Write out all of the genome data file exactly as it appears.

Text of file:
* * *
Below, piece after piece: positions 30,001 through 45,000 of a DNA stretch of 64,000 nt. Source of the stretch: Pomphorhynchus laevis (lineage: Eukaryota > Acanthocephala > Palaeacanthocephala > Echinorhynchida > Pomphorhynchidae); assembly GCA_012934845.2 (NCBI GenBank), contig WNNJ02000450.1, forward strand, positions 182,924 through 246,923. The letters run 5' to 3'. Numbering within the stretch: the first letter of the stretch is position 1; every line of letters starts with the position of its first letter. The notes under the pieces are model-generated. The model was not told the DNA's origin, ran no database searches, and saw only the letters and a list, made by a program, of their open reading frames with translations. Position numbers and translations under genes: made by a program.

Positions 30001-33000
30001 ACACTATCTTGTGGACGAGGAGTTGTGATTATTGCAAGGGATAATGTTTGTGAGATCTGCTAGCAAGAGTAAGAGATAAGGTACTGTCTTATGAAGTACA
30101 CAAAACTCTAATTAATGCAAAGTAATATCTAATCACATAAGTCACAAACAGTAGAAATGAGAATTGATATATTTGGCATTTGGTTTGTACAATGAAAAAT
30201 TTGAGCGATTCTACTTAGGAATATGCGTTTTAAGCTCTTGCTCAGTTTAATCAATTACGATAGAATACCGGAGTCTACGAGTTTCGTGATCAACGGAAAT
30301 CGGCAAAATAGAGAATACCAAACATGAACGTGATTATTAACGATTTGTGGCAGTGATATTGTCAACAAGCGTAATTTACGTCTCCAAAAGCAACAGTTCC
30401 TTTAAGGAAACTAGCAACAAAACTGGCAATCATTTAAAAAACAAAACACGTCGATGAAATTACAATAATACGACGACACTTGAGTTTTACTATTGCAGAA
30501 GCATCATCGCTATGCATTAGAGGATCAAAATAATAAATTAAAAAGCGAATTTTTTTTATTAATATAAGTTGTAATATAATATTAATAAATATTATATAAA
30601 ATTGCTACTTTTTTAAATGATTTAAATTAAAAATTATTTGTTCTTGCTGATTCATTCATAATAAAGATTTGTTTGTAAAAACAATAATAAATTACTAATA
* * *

Below, piece after piece: positions 30,001 through 45,000 of a DNA stretch of 64,000 nt. Source of the stretch: Pomphorhynchus laevis (lineage: Eukaryota > Acanthocephala > Palaeacanthocephala > Echinorhynchida > Pomphorhynchidae); assembly GCA_012934845.2 (NCBI GenBank), contig WNNJ02000450.1, forward strand, positions 182,924 through 246,923. The letters run 5' to 3'. Numbering within the stretch: the first letter of the stretch is position 1; every line of letters starts with the position of its first letter. The notes under the pieces are model-generated. The model was not told the DNA's origin, ran no database searches, and saw only the letters and a list, made by a program, of their open reading frames with translations. Position numbers and translations under genes: made by a program.

Positions 30001-33000
30001 ACACTATCTTGTGGACGAGGAGTTGTGATTATTGCAAGGGATAATGTTTGTGAGATCTGCTAGCAAGAGTAAGAGATAAGGTACTGTCTTATGAAGTACA
30101 CAAAACTCTAATTAATGCAAAGTAATATCTAATCACATAAGTCACAAACAGTAGAAATGAGAATTGATATATTTGGCATTTGGTTTGTACAATGAAAAAT
30201 TTGAGCGATTCTACTTAGGAATATGCGTTTTAAGCTCTTGCTCAGTTTAATCAATTACGATAGAATACCGGAGTCTACGAGTTTCGTGATCAACGGAAAT
30301 CGGCAAAATAGAGAATACCAAACATGAACGTGATTATTAACGATTTGTGGCAGTGATATTGTCAACAAGCGTAATTTACGTCTCCAAAAGCAACAGTTCC
30401 TTTAAGGAAACTAGCAACAAAACTGGCAATCATTTAAAAAACAAAACACGTCGATGAAATTACAATAATACGACGACACTTGAGTTTTACTATTGCAGAA
30501 GCATCATCGCTATGCATTAGAGGATCAAAATAATAAATTAAAAAGCGAATTTTTTTTATTAATATAAGTTGTAATATAATATTAATAAATATTATATAAA
30601 ATTGCTACTTTTTTAAATGATTTAAATTAAAAATTATTTGTTCTTGCTGATTCATTCATAATAAAGATTTGTTTGTAAAAACAATAATAAATTACTAATA